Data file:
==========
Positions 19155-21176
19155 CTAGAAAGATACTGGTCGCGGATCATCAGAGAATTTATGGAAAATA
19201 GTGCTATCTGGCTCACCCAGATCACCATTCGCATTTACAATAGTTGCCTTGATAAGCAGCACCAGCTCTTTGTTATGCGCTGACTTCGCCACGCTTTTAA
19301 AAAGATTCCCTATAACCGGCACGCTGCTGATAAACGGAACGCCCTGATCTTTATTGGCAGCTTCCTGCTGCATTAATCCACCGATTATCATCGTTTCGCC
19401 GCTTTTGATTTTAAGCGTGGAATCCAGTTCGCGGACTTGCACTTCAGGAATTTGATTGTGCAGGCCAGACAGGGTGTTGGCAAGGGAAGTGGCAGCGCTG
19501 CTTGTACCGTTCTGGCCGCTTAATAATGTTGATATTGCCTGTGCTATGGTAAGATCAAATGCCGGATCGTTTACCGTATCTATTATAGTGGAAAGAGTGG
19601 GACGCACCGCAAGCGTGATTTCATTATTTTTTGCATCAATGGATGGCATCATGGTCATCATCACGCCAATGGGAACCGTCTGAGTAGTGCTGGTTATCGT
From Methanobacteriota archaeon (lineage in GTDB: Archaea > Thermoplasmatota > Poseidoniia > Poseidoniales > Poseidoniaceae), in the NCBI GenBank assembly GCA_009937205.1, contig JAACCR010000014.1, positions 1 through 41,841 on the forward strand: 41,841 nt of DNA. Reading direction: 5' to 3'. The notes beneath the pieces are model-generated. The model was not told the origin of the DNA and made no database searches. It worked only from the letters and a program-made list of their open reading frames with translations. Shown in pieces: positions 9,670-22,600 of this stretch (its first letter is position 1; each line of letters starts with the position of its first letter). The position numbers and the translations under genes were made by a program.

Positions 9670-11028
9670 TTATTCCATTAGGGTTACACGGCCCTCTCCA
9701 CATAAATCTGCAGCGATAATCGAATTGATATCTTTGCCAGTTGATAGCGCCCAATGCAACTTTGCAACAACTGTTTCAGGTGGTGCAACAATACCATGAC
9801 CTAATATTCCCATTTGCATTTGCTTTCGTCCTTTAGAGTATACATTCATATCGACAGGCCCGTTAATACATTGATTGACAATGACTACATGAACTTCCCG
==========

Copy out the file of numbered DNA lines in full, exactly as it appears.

Positions 19155-21176
19155 CTAGAAAGATACTGGTCGCGGATCATCAGAGAATTTATGGAAAATA
19201 GTGCTATCTGGCTCACCCAGATCACCATTCGCATTTACAATAGTTGCCTTGATAAGCAGCACCAGCTCTTTGTTATGCGCTGACTTCGCCACGCTTTTAA
19301 AAAGATTCCCTATAACCGGCACGCTGCTGATAAACGGAACGCCCTGATCTTTATTGGCAGCTTCCTGCTGCATTAATCCACCGATTATCATCGTTTCGCC
19401 GCTTTTGATTTTAAGCGTGGAATCCAGTTCGCGGACTTGCACTTCAGGAATTTGATTGTGCAGGCCAGACAGGGTGTTGGCAAGGGAAGTGGCAGCGCTG
19501 CTTGTACCGTTCTGGCCGCTTAATAATGTTGATATTGCCTGTGCTATGGTAAGATCAAATGCCGGATCGTTTACCGTATCTATTATAGTGGAAAGAGTGG
19601 GACGCACCGCAAGCGTGATTTCATTATTTTTTGCATCAATGGATGGCATCATGGTCATCATCACGCCAATGGGAACCGTCTGAGTAGTGCTGGTTATCGT
From Methanobacteriota archaeon (lineage in GTDB: Archaea > Thermoplasmatota > Poseidoniia > Poseidoniales > Poseidoniaceae), in the NCBI GenBank assembly GCA_009937205.1, contig JAACCR010000014.1, positions 1 through 41,841 on the forward strand: 41,841 nt of DNA. Reading direction: 5' to 3'. The notes beneath the pieces are model-generated. The model was not told the origin of the DNA and made no database searches. It worked only from the letters and a program-made list of their open reading frames with translations. Shown in pieces: positions 9,670-22,600 of this stretch (its first letter is position 1; each line of letters starts with the position of its first letter). The position numbers and the translations under genes were made by a program.

Positions 9670-11028
9670 TTATTCCATTAGGGTTACACGGCCCTCTCCA
9701 CATAAATCTGCAGCGATAATCGAATTGATATCTTTGCCAGTTGATAGCGCCCAATGCAACTTTGCAACAACTGTTTCAGGTGGTGCAACAATACCATGAC
9801 CTAATATTCCCATTTGCATTTGCTTTCGTCCTTTAGAGTATACATTCATATCGACAGGCCCGTTAATACATTGATTGACAATGACTACATGAACTTCCCG